We had such a blast at the Crannog Center for Samhain (Halloween) that we vowed to go back so we could actually see the crannog in the daylight. What's a crannog?
Crannogs are a type of ancient loch-dwelling found throughout Scotland and Ireland. Most are circular structures that seem to have been built as individual homes to accommodate extended families. Other types of loch settlements are also found in Scandinavian countries and throughout Europe.
We made it to the Center on the last day they were open until next spring. They were celebrating the day with a Wild Harvest Food Festival, featuring only period Celtic foods. We ate pumpkin soup, lamb stew, barley with rosemary, and bread baked in a wood fired mud oven. Owen was excited that he found a small rock in his bread -- he felt it added to the authenticity. We couldn't for the life of us imagine how the bread lady was getting anything to bake in that small mound on the ground with fire inside, but she was pretty good at it. She also brought some heather honeycomb from her bees for the bread.
We took a tour of the center and the crannog dwelling out on the water. The dwelling was built as traditionally as possible, reproducing the original techniques, as part of an archaeological experiment by the Scottish Trust for Underwater Archeology. At the Center, a husband-and-wife team, both underwater archaeologists, promote the research, recording, and preservation of Scotland's underwater heritage. Imagine that -- underwater heritage.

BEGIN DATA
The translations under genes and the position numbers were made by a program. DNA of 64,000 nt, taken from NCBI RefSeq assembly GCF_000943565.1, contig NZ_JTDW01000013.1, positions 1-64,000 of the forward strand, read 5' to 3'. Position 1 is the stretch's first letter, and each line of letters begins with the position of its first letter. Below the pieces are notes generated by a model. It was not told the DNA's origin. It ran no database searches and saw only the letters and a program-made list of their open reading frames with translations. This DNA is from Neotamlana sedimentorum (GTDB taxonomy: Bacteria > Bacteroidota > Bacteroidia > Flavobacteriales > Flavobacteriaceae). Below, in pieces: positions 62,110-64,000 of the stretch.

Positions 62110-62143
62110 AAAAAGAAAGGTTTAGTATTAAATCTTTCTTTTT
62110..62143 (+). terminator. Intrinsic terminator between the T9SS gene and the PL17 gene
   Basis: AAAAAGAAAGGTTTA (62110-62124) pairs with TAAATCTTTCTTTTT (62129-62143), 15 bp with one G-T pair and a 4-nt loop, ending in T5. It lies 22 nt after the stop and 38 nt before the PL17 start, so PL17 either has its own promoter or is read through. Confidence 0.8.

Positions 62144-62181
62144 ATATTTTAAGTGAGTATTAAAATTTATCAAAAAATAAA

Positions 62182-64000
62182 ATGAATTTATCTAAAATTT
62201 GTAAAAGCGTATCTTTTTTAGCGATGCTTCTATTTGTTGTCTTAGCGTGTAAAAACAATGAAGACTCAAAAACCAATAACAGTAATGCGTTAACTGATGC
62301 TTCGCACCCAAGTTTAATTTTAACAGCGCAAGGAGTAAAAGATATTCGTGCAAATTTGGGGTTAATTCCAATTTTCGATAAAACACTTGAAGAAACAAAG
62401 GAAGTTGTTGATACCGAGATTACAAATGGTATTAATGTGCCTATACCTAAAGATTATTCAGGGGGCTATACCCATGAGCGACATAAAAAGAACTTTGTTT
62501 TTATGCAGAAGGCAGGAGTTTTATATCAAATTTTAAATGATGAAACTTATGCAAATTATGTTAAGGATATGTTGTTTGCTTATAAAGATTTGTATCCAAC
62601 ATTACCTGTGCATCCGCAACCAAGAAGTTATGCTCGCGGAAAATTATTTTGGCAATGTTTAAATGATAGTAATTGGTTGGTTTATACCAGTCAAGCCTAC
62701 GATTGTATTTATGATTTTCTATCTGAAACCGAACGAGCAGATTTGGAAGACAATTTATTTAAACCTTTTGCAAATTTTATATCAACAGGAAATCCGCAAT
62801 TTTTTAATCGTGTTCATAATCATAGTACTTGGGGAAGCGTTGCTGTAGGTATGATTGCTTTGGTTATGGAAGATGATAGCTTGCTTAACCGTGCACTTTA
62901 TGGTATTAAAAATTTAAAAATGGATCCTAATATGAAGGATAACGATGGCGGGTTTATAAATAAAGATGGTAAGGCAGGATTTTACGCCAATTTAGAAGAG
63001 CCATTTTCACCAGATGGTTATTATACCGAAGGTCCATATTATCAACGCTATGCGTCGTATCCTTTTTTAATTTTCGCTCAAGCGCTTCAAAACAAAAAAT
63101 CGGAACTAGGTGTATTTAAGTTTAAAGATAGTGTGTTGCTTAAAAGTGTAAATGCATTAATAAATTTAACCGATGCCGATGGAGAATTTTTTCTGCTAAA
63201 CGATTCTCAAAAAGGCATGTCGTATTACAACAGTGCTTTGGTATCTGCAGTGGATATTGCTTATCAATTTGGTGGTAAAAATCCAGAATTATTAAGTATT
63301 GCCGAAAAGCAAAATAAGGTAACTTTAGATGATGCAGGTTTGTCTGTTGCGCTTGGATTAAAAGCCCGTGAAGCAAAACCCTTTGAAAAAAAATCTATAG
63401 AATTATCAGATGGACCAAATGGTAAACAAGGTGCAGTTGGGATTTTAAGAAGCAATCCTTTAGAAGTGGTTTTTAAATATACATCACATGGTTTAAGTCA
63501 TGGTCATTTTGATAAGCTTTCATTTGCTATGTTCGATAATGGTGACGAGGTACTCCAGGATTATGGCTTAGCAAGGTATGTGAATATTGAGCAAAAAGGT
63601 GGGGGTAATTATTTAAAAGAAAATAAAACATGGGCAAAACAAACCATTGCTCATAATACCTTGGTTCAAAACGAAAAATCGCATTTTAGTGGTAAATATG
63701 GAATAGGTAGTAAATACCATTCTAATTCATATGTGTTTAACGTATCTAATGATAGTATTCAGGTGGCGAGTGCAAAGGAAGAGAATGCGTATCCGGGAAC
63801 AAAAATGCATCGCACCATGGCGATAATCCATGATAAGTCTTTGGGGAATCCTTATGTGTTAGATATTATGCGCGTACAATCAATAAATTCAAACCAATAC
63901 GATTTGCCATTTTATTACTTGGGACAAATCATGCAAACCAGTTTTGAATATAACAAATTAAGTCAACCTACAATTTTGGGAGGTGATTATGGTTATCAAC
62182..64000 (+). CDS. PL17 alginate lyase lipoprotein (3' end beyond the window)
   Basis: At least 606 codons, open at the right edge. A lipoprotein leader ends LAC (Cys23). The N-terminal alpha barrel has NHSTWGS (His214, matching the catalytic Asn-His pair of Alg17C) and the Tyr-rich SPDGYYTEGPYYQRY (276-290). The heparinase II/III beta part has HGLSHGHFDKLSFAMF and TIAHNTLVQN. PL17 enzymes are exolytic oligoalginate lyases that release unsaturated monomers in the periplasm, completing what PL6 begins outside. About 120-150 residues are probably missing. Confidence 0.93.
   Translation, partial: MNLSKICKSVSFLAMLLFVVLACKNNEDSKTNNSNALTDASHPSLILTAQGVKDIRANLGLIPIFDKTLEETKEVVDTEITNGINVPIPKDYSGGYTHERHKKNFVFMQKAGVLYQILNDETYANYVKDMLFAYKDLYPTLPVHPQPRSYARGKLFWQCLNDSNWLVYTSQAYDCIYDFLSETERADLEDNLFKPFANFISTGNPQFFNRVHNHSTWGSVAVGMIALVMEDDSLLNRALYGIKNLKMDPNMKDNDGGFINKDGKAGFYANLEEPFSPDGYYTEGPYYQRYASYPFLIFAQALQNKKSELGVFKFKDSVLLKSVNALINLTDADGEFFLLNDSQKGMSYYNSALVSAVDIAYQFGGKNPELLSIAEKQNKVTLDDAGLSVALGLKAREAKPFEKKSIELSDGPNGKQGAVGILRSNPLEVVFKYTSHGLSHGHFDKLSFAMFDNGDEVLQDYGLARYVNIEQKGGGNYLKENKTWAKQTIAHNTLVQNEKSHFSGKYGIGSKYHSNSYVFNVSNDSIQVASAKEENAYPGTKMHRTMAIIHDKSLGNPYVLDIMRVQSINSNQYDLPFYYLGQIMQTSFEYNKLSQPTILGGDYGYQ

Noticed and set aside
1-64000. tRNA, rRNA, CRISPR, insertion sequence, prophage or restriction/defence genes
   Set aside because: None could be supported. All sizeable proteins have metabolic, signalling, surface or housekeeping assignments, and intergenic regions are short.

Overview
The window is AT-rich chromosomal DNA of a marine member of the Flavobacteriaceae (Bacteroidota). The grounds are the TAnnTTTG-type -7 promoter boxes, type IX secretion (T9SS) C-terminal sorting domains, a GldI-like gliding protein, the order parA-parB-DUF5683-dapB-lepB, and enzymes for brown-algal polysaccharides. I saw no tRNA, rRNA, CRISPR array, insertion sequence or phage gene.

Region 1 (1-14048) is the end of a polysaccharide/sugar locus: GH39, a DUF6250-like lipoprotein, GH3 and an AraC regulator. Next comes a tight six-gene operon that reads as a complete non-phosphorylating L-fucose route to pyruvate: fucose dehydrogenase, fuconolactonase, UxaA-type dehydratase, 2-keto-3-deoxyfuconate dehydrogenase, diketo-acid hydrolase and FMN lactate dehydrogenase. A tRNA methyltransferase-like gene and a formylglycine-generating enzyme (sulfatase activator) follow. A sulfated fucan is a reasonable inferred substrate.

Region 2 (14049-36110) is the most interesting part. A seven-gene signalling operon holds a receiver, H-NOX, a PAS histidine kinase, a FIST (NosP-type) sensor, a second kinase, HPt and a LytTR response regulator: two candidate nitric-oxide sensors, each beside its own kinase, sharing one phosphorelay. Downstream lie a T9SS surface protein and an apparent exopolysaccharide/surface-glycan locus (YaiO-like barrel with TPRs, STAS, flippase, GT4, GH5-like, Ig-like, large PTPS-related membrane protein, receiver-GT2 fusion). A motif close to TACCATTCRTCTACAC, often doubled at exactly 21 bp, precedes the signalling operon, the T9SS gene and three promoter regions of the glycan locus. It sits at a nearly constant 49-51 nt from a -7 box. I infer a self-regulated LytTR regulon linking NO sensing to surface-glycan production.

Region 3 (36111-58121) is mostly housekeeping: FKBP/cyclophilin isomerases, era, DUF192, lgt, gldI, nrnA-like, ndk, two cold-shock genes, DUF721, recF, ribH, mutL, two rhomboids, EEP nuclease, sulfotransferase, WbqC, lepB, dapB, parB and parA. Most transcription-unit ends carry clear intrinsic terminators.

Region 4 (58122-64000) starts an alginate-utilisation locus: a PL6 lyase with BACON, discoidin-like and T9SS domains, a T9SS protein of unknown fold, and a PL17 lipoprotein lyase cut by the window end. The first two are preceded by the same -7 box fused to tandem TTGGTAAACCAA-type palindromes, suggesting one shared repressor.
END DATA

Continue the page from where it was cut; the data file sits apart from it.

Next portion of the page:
Our guide was Daniel, who was cheerful and wonderfully knowledgeable, and also freezing in costume with no gloves. He explained that the crannogs on Loch Tay were around 2600 years old. A crannog would be used for 200 years or more, being repaired as needed both above, and below, the water. As the pilings supporting the roundhouse rotted away they were replaced, until, over time, there was no more room to squeeze more pilings into the clay riverbed. At that point the inhabitants would pile rocks under the dwelling to hold it in place above the water, and when that ceased to anchor the house they would pack up and move on to a new location. After the crannog was abandoned it would eventually collapse, creating an island in the loch. There are crannog islands all over Scotland, with trees and birds living on them. It's amazing that these exist because of a 3000 year-old house that used to be there.
The crannog ruins in Loch Tay have been well preserved by the cold peaty waters. Pots, utensils, pilings, oars and even a wooden butter dish have been discovered at the site. How do they know it was a butter dish, you ask? No it didn't have a cow cover on it. There was some greyish slime inside the dish. The archaeologists had it analyzed. It was butter. 2600 year-old butter.
Daniel also showed us iron-age techniques and tool for wood working, grain grinding and fire making. You know how when you were a kid you thought you could rub two sticks together and make a fire. It never worked - did it? Daniel did it! So Cool!
Really fun day. Glad we made it before their season was over.
Oh yeah - and Brenna shot a bulls eye in archery. Just saying...